Archaeologists Unearth 2000-year-old Iron Age shield in an impressive ‘warrior grave’ in Yorkshire.
An elaborate Iron Age shield found in an impressive ‘warrior grave’ in Yorkshire in 2017 is being hailed ‘the most important British Celtic art object of the millennium’.
The complex pattern of the bronze shield ‘s face-with a whirl, symmetrical pattern and elevated boss-was uncovered in meticulous conservation research. Alongside this decoration, the discovery of a sword puncture hole and evidence of past repair work challenges the idea that such shields were purely decorative.
The discovery was found in a housing development near Pocklington, with a chariot and two horses, two human beings and sacrificial pigs. The remarkable 30″ (75cm) shield was discovered in the ‘warrior tomb’ unarthed last year at the Persimmon Homes building site called ‘The Mile’ in Pocklington, Yorkshire.
The grave also contained an upright chariot, two ponies positioned in a leaping stance, a bronze-and-red-glass brooch and various other precious artefacts. The shield was found face down in the chariot, covered by a man’s skeleton who was likely once its owner, who dates back to around 320–174 BC.
Experts believe that this ‘warrior’ was aged over 46 and was likely a higher respected member of his community, as he was buried with an offering of six pigs and adjacent to an additional grave of a younger, injured man.
‘The magnitude and preservation of the Pocklington chariot burial has no British parallel, providing a greater insight into the Iron Age epoch,’ said MAP Archaeological Practice’s Paula Ware, who completed the excavation.
After undergoing a lengthy conservation process, the shield’s ornate design has finally been revealed. It sports a swirling pattern on its face, one typical of early Celtic art and the so-called ‘La Tène’ culture that spanned Europe from around 450–1 BC.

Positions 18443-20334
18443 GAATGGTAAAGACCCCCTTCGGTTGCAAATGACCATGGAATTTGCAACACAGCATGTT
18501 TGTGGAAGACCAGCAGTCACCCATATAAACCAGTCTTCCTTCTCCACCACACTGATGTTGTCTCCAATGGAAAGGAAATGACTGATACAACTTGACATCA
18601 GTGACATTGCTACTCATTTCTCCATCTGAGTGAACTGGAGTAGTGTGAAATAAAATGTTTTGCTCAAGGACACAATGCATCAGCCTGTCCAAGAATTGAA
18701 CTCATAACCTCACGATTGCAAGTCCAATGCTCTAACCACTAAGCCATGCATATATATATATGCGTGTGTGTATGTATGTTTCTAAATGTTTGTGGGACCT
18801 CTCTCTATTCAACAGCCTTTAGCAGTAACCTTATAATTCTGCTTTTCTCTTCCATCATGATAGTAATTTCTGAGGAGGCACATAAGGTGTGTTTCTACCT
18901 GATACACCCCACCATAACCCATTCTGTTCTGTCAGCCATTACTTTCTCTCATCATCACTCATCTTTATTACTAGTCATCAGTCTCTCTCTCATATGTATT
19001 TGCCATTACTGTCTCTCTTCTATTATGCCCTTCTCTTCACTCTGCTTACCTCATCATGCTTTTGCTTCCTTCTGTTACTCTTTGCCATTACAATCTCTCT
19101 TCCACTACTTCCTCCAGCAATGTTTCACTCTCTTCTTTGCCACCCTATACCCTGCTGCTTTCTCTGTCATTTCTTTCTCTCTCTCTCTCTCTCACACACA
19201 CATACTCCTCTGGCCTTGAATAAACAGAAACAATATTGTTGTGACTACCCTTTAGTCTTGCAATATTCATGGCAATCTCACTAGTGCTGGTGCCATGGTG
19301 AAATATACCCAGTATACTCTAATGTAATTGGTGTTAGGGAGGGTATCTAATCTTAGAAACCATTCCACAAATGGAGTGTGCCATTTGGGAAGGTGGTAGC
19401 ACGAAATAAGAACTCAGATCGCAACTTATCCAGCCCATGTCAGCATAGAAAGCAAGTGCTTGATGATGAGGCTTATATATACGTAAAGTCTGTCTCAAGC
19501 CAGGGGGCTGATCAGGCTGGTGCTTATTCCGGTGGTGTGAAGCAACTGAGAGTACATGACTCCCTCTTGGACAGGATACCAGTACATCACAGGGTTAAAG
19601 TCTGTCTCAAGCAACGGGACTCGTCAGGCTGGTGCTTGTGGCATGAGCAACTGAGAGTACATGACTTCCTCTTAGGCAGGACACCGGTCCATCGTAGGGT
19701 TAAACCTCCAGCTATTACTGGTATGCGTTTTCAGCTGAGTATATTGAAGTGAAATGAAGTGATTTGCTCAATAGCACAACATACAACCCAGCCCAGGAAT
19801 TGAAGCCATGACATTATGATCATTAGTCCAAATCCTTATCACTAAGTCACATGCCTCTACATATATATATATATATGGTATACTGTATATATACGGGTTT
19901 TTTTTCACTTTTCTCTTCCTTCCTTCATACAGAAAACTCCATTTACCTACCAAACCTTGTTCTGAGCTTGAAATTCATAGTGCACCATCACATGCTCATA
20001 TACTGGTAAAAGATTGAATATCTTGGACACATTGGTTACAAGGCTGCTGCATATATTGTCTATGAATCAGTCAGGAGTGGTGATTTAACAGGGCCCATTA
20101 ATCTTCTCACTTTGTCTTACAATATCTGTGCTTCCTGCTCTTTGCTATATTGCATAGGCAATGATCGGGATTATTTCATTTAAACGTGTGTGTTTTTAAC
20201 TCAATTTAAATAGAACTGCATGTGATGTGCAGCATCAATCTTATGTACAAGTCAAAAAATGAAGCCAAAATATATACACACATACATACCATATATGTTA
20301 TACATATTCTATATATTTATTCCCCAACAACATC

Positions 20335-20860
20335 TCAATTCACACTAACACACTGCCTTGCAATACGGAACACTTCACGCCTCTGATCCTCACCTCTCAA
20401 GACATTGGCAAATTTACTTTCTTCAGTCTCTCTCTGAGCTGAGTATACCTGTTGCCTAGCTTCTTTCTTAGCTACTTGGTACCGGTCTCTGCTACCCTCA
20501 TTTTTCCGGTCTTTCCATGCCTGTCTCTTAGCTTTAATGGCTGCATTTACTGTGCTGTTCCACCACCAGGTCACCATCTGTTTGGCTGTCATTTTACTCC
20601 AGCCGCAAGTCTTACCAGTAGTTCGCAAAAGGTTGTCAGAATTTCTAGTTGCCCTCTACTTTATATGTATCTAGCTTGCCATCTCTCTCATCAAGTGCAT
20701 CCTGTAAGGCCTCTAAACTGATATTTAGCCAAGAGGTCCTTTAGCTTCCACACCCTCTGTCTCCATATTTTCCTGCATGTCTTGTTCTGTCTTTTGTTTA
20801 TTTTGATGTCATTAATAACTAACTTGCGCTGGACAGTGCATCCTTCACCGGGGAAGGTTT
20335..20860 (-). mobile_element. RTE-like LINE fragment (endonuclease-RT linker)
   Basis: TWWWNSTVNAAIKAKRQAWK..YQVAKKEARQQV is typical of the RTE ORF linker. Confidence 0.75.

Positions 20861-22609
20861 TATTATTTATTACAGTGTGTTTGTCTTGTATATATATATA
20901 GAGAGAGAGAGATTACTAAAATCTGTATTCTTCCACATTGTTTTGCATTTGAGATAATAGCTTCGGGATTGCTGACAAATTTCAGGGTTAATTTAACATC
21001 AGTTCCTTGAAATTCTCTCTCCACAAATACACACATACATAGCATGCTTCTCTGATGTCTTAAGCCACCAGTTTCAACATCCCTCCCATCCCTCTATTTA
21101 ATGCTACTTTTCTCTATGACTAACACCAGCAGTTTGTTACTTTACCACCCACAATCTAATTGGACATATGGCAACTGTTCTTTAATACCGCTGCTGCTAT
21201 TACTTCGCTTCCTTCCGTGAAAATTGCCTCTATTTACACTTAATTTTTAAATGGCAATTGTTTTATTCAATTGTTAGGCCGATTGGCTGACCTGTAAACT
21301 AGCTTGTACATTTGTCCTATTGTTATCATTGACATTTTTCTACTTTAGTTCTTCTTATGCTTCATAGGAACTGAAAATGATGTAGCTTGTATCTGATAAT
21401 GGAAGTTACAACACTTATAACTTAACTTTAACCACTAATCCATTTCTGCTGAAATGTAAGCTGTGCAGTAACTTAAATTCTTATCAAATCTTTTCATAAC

Experts believe that the design was crafted by hammering the shield from its reverse side, allowing the creator to fashion an asymmetrical pattern of mollusc shells in a series of three-legged, triskelion-like whorls around the central raised boss.
‘We don’t know how the man died. There are some blunt force traumas but they wouldn’t have killed him,’ said Ms Ware. ‘I don’t think he died in battle; it is highly likely he died in old age.’
‘What his role was I can’t tell you. He has collected some nice goodies along the way – he is definitely not run of the mill.’ Moreover, Ms Ware added, the nature of the burial is indicative of a belief in an afterlife.
‘These horses were placed with their hooves on the ground and their rear legs looking as though they would leap out of the grave,’ she said. ‘For me that definitely indicates they were moving onto something else – he has his food, weapons and the means of travel.’
‘The shield features a scalloped border. This previously unknown design feature is not comparable to any other Iron Age finds across Europe, adding to its valuable uniqueness,’ said Ms Ware.
‘The popular belief is that elaborate metal-faced shields were purely ceremonial, reflecting status, but not used in battle,’ she added.
‘Our investigation challenges this with the evidence of a puncture wound in the shield typical of a sword. Signs of repairs can also be seen, suggesting the shield was not only old but likely to have been well-used.’
The only similar piece of armour to have been found – the so-called Wandsworth shield -was recovered from the Thames River in 1849 and presently resides in the collections of the British Museum. ‘The excavation at The Mile development is a truly magnificent discovery for British history,’ said Persimmon Homes Yorkshire director Scott Waters.
‘We feel this recognition and find should remain in the local area,’ he added, with the shield to be donated to a local museum – possibly at nearby Burnby Hall.